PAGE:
12 June 2012

Ghana: Duffour Warns Internal Auditors to Stick

The Minister of Finance and Economic Planning, Dr Kwabena Duffuor, has warned internal auditors to stick to the principles of internal auditing and abide by their professional code of ethics.

According to him, internal auditors in the Ministries, Departments, and Agencies (MDAs) and Metropolitan, Municipal, and District Assemblies (MMDAs) were to ensure compliance with an entity's policies, procedures and financial laws of the country.

Dr Duffour gave the stern warning in a speech read for him by the Chief Director of the ministry, Mr. Enoch Hemans Cobbinah, at the final consultative forum on the amendment of the Internal Audit Agency Act, 2003 Act 658 in Accra, yesterday.

In the Finance Minister's own words: "You are not responsible for the executive of an entity's activity, but rather you should play your advisory role to management of the MDAs and MMDAs, by providing timely advice on how to better execute their responsibilities."

Dr. Duffour noted that if the amendments to the identified areas in the Act were effected, it would enhance and enrich the existing Internal Audit Agency Act.

It would also ensure that the Internal Audit Units (IAUs) of the various MDAs and MMDAs become more independent, and enable internal auditors carry out their duties in an objective manner, he added.

Dr. Duffour emphasised that: "if internal auditors are effective and efficient in the performance of their work, resources could be saved and channeled into priority areas that require funding."

To achieve this objective, he said, they need to empower the Internal Audit Agency (IAA) to deal with the challenges faced in the implementation of the Act, including issues of recruitment, transfers and general supervision of internal auditors serving the MDAs and MMDAs.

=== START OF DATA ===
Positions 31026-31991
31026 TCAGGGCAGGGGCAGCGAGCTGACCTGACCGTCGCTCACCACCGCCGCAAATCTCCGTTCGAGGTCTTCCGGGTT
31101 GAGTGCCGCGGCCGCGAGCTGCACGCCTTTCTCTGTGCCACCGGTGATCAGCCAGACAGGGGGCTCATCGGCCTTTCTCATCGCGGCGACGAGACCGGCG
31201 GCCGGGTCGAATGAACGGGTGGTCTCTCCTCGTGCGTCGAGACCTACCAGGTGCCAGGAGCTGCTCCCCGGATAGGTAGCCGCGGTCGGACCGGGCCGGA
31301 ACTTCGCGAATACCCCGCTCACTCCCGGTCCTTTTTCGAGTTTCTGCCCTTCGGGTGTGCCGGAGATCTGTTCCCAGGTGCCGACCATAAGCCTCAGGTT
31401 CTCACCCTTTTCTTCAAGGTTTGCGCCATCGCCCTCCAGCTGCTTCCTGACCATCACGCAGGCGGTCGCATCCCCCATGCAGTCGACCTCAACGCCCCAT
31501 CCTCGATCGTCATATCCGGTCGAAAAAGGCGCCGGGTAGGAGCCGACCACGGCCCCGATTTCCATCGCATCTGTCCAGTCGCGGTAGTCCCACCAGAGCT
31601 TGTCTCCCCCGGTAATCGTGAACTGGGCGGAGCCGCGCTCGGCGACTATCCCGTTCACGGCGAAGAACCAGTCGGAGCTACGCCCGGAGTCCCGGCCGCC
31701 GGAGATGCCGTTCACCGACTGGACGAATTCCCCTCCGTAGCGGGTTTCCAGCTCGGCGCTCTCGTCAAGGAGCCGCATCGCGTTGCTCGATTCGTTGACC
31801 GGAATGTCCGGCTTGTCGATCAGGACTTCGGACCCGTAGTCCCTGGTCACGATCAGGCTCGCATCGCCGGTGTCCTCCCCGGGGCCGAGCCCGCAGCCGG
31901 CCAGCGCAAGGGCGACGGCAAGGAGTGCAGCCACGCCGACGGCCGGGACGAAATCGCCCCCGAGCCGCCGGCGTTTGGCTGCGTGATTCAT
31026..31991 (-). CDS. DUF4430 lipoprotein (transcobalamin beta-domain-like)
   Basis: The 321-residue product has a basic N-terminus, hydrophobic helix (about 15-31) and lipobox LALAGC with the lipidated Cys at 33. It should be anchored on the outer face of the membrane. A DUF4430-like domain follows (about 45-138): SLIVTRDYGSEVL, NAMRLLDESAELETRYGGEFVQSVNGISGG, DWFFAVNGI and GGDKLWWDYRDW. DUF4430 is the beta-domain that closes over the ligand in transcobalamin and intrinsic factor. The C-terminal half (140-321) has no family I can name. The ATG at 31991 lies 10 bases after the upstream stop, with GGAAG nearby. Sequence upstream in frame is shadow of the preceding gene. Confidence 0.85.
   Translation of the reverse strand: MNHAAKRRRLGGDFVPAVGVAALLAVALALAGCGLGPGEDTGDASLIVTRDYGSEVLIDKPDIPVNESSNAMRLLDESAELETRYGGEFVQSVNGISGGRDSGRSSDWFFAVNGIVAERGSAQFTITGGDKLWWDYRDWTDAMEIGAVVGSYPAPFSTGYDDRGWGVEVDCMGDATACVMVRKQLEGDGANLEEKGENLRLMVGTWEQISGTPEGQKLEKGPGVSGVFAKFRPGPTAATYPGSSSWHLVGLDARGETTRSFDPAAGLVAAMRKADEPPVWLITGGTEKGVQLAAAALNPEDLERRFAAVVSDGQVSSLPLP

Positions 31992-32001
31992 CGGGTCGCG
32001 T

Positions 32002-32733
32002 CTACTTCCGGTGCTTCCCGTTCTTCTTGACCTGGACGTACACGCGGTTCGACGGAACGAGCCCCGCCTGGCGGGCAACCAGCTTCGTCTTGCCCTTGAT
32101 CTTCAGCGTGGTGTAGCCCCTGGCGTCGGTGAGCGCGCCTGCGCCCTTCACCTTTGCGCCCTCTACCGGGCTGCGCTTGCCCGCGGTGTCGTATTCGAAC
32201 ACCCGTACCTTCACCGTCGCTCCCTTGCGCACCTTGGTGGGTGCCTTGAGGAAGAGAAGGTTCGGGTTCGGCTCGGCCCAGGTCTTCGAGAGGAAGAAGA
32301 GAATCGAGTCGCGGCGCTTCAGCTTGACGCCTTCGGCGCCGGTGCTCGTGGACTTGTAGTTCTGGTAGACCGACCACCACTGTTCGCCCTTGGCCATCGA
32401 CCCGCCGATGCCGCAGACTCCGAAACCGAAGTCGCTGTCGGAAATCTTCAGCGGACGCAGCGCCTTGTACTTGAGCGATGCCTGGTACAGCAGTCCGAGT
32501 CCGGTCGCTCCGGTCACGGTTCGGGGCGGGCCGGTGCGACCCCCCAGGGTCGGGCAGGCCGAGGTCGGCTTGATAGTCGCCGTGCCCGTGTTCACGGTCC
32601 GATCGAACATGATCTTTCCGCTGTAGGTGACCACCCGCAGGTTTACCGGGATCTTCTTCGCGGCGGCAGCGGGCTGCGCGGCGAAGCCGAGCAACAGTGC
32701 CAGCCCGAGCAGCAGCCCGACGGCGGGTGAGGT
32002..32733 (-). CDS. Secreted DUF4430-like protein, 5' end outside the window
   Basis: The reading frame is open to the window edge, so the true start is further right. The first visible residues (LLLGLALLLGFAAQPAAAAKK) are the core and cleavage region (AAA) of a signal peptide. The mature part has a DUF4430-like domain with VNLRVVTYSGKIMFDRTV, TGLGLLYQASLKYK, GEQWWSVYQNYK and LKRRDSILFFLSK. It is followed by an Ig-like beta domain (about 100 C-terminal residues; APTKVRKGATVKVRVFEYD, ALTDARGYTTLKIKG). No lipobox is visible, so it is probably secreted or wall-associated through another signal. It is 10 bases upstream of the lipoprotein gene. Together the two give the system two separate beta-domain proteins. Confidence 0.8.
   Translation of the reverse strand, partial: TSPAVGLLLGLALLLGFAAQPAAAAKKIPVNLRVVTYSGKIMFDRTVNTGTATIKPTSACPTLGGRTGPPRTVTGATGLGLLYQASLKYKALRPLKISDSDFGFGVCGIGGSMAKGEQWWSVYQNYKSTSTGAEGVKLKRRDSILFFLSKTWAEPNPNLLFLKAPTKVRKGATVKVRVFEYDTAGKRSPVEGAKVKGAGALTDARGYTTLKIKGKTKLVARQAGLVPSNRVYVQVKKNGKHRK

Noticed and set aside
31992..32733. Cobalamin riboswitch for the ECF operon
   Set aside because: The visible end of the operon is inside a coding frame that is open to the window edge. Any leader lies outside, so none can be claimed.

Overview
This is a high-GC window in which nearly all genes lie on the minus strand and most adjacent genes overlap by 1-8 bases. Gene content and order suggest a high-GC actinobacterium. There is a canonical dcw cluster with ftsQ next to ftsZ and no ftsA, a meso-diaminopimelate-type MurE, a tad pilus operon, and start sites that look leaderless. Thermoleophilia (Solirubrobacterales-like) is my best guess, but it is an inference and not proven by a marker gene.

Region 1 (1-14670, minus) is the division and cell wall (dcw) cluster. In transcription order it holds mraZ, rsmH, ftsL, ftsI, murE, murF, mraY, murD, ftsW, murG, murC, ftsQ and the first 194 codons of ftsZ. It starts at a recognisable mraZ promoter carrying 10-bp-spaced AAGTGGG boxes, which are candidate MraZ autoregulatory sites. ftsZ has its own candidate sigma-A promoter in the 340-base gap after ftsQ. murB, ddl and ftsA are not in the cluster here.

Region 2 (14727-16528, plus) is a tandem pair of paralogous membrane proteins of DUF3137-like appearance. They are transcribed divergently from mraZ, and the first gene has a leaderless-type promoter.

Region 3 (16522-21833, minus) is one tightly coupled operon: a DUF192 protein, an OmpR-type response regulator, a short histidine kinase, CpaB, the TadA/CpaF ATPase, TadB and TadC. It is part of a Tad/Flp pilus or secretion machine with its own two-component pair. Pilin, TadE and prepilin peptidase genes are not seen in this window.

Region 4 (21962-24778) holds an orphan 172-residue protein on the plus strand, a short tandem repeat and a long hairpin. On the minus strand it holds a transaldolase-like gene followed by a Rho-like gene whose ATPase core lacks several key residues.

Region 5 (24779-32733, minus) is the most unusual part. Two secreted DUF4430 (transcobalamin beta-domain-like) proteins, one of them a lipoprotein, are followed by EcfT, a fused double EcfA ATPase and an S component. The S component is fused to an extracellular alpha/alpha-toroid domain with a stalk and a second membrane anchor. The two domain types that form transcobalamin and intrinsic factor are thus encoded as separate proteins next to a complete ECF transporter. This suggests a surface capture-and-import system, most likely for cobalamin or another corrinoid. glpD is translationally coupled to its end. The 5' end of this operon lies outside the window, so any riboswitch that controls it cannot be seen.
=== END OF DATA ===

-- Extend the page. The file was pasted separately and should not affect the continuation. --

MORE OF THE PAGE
On his part, the Board Chairman of the Internal Audit Agency, Nii Adumansa-Baddoo, who chaired the forum, emphasised that the process of amendment initiated by the board and other stakeholders had reached its high point, with the final consultative forum that would examine feedback from the various regional workshops held last year.

The board has a legal duty to go through all these motions before other next steps are initiated to complete the amendment process, he stressed.

Nii Adumansa-Baddoo further explained that if the existing Act was amended, it would further enhance and finally secure the AII.

The Acting Director General of the Internal Audit Agency, Mr. Ransford Agyei, in a presentation, mentioned that sections 5, 12, 16, 17, and 22 of the existing AII Act were to be amended.

He, however, disclosed that if the Act was amended, salary and other emoluments of Internal Audit staff would not be changed.

Instructively, the Internal Audit Agency (IAA) was established by the Internal Audit Agency Act 2003 (Act 658) with a mandate to co-ordinate, facilitate and provide quality assurance for Internal Audit Units in MDAs and MMDAs.

The key requirements of the Act are the provision of internal auditing assurance and consulting services that will ultimately lead to the enhancement of efficiency, accountability and transparency in the management of resources in the public sector.

The creation of the Internal Audit Agency was predicated on the need for the government to put in place a structure that could support the eventual transfer of budgetary authority, and expenditure control to the MDAs and MMDAs.

These initiatives are part of the government's efforts under the Public Financial Management Reform Programme (PUFMARP).

The Act received Presidential assent on 31 December 2003, administrative transition was allowed up to 31 August 2004, and effective implementation started in 2005.

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